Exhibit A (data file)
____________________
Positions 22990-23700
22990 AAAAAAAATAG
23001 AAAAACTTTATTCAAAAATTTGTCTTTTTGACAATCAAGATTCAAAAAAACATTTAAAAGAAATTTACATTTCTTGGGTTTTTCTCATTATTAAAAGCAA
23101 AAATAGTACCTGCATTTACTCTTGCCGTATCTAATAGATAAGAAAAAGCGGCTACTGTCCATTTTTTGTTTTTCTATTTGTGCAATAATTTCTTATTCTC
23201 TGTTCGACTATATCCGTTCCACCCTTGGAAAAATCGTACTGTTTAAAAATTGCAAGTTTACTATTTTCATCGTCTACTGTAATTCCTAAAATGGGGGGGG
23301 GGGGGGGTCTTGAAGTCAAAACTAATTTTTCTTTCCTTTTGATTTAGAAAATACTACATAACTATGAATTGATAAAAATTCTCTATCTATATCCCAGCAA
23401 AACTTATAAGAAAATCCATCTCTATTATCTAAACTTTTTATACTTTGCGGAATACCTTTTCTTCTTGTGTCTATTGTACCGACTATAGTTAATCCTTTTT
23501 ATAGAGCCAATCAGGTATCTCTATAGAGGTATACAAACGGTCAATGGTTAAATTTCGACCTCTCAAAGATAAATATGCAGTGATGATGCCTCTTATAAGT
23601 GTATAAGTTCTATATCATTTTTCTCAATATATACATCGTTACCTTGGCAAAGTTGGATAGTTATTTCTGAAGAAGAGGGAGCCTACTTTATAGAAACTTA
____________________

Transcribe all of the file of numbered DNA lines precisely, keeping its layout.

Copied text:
Positions 22990-23700
22990 AAAAAAAATAG
23001 AAAAACTTTATTCAAAAATTTGTCTTTTTGACAATCAAGATTCAAAAAAACATTTAAAAGAAATTTACATTTCTTGGGTTTTTCTCATTATTAAAAGCAA
23101 AAATAGTACCTGCATTTACTCTTGCCGTATCTAATAGATAAGAAAAAGCGGCTACTGTCCATTTTTTGTTTTTCTATTTGTGCAATAATTTCTTATTCTC
23201 TGTTCGACTATATCCGTTCCACCCTTGGAAAAATCGTACTGTTTAAAAATTGCAAGTTTACTATTTTCATCGTCTACTGTAATTCCTAAAATGGGGGGGG
23301 GGGGGGGTCTTGAAGTCAAAACTAATTTTTCTTTCCTTTTGATTTAGAAAATACTACATAACTATGAATTGATAAAAATTCTCTATCTATATCCCAGCAA
23401 AACTTATAAGAAAATCCATCTCTATTATCTAAACTTTTTATACTTTGCGGAATACCTTTTCTTCTTGTGTCTATTGTACCGACTATAGTTAATCCTTTTT
23501 ATAGAGCCAATCAGGTATCTCTATAGAGGTATACAAACGGTCAATGGTTAAATTTCGACCTCTCAAAGATAAATATGCAGTGATGATGCCTCTTATAAGT
23601 GTATAAGTTCTATATCATTTTTCTCAATATATACATCGTTACCTTGGCAAAGTTGGATAGTTATTTCTGAAGAAGAGGGAGCCTACTTTATAGAAACTTA